The rais and fall time of the 595 output are so short it generats EMI about 70 MHz. It does'not matter how often the output are switched on and off, every on and off generats EMI.

Vcc, clock and load traces dividing the groundplane in two parts, route all long traces on opposite side. If they have to cross each other, two vias and a short trace on the GP side.

From the decoupling capacitor groundconnection, copper as straight as possible to the ground of the circuit.

Pelle

Pelleplutt: The rais and fall time of the 595 output are so short it generats EMI about 70 MHz. It does'not matter how often the output are switched on and off, every on and off generats EMI.

Vcc, clock and load traces dividing the groundplane in two parts, route all long traces on opposite side. If they have to cross each other, two vias and a short trace on the GP side.

From the decoupling capacitor groundconnection, copper as straight as possible to the ground of the circuit.

Pelle

so what i read in the datasheets of 595 - "All registers capture data on rising edge and change output on the falling edge" means that they clock on crazy speeds to fetch new information? i thought the rise and fall (frequency) is determined only when im changing the data and latching it to the output.. isnt this clock speed i see in the datasheets referring to internal clocking between the SHCP and STCP only?

I understand every rise and fall generates EMI, I tried understanding the frequency i'm running at to better understand what is the grounding model that i need to check my back currents by.

what about the traces from the 595 to the leds, do they run on that same frequency that the 595 is clocking at? (i got a feeling im mumbo jumbo-ing all the information i read online into one big salad)

Whats the load trace?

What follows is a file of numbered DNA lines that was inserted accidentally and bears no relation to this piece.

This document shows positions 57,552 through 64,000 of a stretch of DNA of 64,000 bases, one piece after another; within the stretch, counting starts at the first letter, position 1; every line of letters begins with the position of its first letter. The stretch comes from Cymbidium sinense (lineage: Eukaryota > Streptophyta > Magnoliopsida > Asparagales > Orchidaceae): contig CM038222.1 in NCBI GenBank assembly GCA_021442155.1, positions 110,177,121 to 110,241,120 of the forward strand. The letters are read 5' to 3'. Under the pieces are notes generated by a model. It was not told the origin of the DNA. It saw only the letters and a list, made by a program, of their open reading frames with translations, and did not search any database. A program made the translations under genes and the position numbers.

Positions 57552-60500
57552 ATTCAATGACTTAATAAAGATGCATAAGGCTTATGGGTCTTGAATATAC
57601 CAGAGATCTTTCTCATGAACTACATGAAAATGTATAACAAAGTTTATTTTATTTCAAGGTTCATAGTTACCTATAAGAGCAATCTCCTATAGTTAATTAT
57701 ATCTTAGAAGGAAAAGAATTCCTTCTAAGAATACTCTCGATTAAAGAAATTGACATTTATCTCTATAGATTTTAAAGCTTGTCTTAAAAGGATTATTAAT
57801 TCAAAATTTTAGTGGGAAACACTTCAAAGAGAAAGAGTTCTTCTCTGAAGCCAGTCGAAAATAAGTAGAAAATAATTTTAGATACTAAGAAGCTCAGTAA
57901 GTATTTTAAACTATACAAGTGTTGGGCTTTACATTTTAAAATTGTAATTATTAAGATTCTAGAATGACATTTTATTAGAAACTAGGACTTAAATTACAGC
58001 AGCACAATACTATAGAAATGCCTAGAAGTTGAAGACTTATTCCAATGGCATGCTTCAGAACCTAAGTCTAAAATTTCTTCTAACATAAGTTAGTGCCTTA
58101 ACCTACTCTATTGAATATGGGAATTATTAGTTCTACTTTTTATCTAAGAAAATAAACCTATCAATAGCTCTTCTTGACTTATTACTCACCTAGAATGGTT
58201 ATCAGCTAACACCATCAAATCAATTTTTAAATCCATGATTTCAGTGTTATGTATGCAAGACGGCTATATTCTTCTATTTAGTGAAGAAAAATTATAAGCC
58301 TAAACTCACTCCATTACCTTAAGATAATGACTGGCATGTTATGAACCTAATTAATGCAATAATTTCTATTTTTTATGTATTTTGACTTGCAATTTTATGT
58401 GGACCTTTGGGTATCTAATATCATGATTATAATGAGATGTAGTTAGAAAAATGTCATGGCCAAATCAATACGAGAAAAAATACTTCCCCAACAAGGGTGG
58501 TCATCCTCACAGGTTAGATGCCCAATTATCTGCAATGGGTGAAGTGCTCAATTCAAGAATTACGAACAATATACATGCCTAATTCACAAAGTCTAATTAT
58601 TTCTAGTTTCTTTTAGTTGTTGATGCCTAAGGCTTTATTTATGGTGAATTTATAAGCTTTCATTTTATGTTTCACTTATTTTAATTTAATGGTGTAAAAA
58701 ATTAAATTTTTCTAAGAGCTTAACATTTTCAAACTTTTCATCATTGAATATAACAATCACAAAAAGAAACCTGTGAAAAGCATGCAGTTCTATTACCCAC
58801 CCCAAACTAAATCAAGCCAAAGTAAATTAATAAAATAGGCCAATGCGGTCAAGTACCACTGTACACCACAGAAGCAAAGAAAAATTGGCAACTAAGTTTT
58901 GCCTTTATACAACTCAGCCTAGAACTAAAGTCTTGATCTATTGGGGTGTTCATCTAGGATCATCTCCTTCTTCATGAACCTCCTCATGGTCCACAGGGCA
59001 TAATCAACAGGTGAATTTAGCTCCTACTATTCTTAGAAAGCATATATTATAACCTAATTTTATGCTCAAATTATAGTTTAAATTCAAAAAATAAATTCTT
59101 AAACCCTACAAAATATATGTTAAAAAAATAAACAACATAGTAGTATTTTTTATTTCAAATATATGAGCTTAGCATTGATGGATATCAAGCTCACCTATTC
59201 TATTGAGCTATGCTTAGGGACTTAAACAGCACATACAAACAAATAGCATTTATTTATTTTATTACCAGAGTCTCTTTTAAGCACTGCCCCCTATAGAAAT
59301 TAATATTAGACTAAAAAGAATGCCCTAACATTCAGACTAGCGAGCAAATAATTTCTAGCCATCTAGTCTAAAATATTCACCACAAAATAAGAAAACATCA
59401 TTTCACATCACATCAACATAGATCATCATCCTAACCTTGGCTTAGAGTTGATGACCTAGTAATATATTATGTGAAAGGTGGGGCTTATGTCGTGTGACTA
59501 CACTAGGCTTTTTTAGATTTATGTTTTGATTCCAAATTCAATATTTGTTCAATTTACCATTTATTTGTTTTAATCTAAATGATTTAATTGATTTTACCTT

I dont understand your vcc recommendation to be on bottom grond plane, could you clarify please? everywhere i see people recommend otherwise, it will make more isolation in my ground plane instead of making it a bigger almost un-gapped plane

This is basically the schematic by the way - http://www.elcojacobs.com/wp-content/uploads/2012/08/shiftpwm_74hc595_RGB.png its from the shiftpwm site, the only difference is that i didn't place a 100uf capacitor on top of all other 0.1uf 595 caps, but i think i can do without it

I think I was so looking forward into finishing my project that I completely didn’t check alternatives… I think I need to go with the TLC5940 first, it will save a lot of space on the board and aim for better routing (at least it looks like it)…

I am only starting to looking for information now, but do you think i will need any external driver if I plan to use 3 TLC5940s? These will still control 16 rgb leds… i am planning on using 15ma i guess for longer life

pixilicous: do you think i will need any external driver if I plan to use 3 TLC5940s? These will still control 16 rgb leds.. i am planning on using 15ma i guess for longer life

Driver for what?

You shouldn't need one when used with the TLC5940.

Keep in mind that the way it works is different the 595. The TLC5940 is a constant current driver. So you don't need current limiting resistors (other than IREF) and you want to keep the source voltage close to the forward voltage of the LED. (e.g. don't drive 2V Green LEDs with a 12V battery.)

[quote author=James C4S link=topic=257437.msg1820703#msg1820703 date=1406511167]

pixilicous: do you think i will need any external driver if I plan to use 3 TLC5940s? These will still control 16 rgb leds.. i am planning on using 15ma i guess for longer life

Driver for what?

You shouldn't need one when used with the TLC5940.

Keep in mind that the way it works is different the 595. The TLC5940 is a constant current driver. So you don't need current limiting resistors (other than IREF) and you want to keep the source voltage close to the forward voltage of the LED. (e.g. don't drive 2V Green LEDs with a 12V battery.) [/quote]

Well what I meant is, how do i know if the arduino can handle all this current, at one point daisy chaining wouldn't work.. I read online that people have issues that start some where along the linesof the 6th daisy chained TLC..

The reason why i asked on the TLC5940 is to remove the amount of resistors, so i am aware of this, i also saw i have easy graph in the 5940 datasheet showing which resistor for which output ma..